Take these buttons and pamphlets attempting to drum up support for Gordon Barton McLendon. “The Maverick of Radio,” McClendon nailed down the Top 40 radio format in the 1950s and through that made a fortune. He didn’t stop there, though. As an offshore pirate radio broadcaster, he bombarded the coasts of Scandanavia and Great Britain with the music he loved, whether they wanted to hear it or not. Most of this is documented in his papers (which we have), as is his heavy involvement in politics during the 1960s. In 1964, for example, he ran in the Democratic primary against U.S. Senator Ralph Yarborough. He lost, but on the trail he managed to bring along some famous folks, including John Wayne! The buttons above are from that campaign. 2AFL1398Scattered cross various collections are campaign relics related to four-term U.S. Congressman Lloyd Bentsen, Jr. From 1948 to 1955, Bentsen served Texas in the U.S. House of Representatives, and then in the Senate from 1971-1993. While a Senator he chaired the Senate Finance Committee, which he parlayed into a position as U.S. Treasury Secretary during Bill Clinton’s early years as president. He even accepted the Democratic Party’s nomination for Vice President of the United States in Michael Dukakis’ failed campaign against George H. W. Bush in 1988. But to do all that, he first had to get elected, and so his understated buttons and bepamphleted, smiling face grace the SWC’s collections.catalystV2I4-1-2Here’s an alternative view of campaigning, presented by Texas Tech’s own The Catalyst, a controversial, underground student newspaper during the 1960s and 70s. It contained articles, reviews, editorials, satires, parodies and political statements about the Vietnam War, racial discord, and drug use, among other topics. It was also the cornerstone of a 1970 lawsuit that became one of the most notable court cases in the area of freedom of the press for school newspapers. Legal problems aren’t surprising, given the anti-establishment tone of the articles in this October 22-November 5, 1970 issue. Check out the decidedly irreverent account of Spiro Agnew’s visit to Lubbock. They also editorialize on the senatorial contest between George H. W. Bush and Lloyd Bentsen. Those parts are good, but the rest of it is even better, rambling across a boycott of Purex products, campus police acquiring tear gas, and the benefits of hallucinogens.2AFL1401 We’ve saved the Presidential stuff for last, and boy do we have a slew of it! First up is a message card from LBJ’s 1964 campaign. It’s hard to tell whether or not this item is arguing for or against a vote for him. We’re open to your interpretation, if you’d like to comment below. Next, in direct opposition to The Catalyst’s viewpoints, we have a small button supporting the Nixon/Agnew ticket. Lastly, a run-of-the-mill bumper sticker for Jimmy Carter’s 1976 campaign against Gerald Ford. Our American Agricultural Movement Papers suggest some definite opposition to Carter after his election, but the owner of this bumper sticker, at least, felt that Jimmy was the man to beat.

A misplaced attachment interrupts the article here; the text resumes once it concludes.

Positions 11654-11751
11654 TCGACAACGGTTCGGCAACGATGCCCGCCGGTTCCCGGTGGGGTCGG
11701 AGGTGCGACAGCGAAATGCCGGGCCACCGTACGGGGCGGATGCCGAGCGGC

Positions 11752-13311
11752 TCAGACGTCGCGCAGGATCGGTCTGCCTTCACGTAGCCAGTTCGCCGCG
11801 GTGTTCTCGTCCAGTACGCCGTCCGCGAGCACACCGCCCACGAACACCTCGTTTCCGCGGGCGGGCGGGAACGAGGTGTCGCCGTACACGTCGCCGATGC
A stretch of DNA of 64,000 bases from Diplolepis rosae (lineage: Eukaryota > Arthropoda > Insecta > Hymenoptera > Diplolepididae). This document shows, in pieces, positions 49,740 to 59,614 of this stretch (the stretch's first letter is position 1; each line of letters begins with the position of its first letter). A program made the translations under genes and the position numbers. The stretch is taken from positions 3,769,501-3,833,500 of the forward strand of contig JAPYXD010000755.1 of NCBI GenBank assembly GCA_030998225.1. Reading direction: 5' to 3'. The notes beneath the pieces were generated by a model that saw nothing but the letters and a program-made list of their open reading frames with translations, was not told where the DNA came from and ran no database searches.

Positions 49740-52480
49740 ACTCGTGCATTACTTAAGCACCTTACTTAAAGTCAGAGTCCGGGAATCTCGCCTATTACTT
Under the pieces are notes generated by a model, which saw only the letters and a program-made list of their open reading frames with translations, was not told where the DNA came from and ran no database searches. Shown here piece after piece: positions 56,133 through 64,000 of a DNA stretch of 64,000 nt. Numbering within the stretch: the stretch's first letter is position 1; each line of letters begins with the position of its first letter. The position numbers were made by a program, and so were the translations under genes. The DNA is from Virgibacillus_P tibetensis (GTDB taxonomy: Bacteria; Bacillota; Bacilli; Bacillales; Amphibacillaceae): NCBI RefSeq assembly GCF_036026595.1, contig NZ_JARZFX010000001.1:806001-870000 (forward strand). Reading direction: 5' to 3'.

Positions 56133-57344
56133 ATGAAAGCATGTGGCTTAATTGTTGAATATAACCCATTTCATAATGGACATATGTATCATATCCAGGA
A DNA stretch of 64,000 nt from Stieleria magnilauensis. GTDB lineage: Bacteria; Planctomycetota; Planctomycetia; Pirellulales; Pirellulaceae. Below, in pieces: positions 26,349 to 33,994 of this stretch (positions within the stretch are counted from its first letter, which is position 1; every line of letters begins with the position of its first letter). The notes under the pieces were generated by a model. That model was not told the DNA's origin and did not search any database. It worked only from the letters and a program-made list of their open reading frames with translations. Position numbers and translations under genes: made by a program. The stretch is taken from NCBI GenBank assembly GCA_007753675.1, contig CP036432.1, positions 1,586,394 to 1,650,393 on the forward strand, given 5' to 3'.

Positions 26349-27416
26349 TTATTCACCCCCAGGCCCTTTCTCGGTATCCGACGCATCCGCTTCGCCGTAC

Interested in taking a peek at any of our numerous political collections? That’s what our Reference Staff is here for. Give them a call, before or after you’ve voted. They’d be happy to help you out.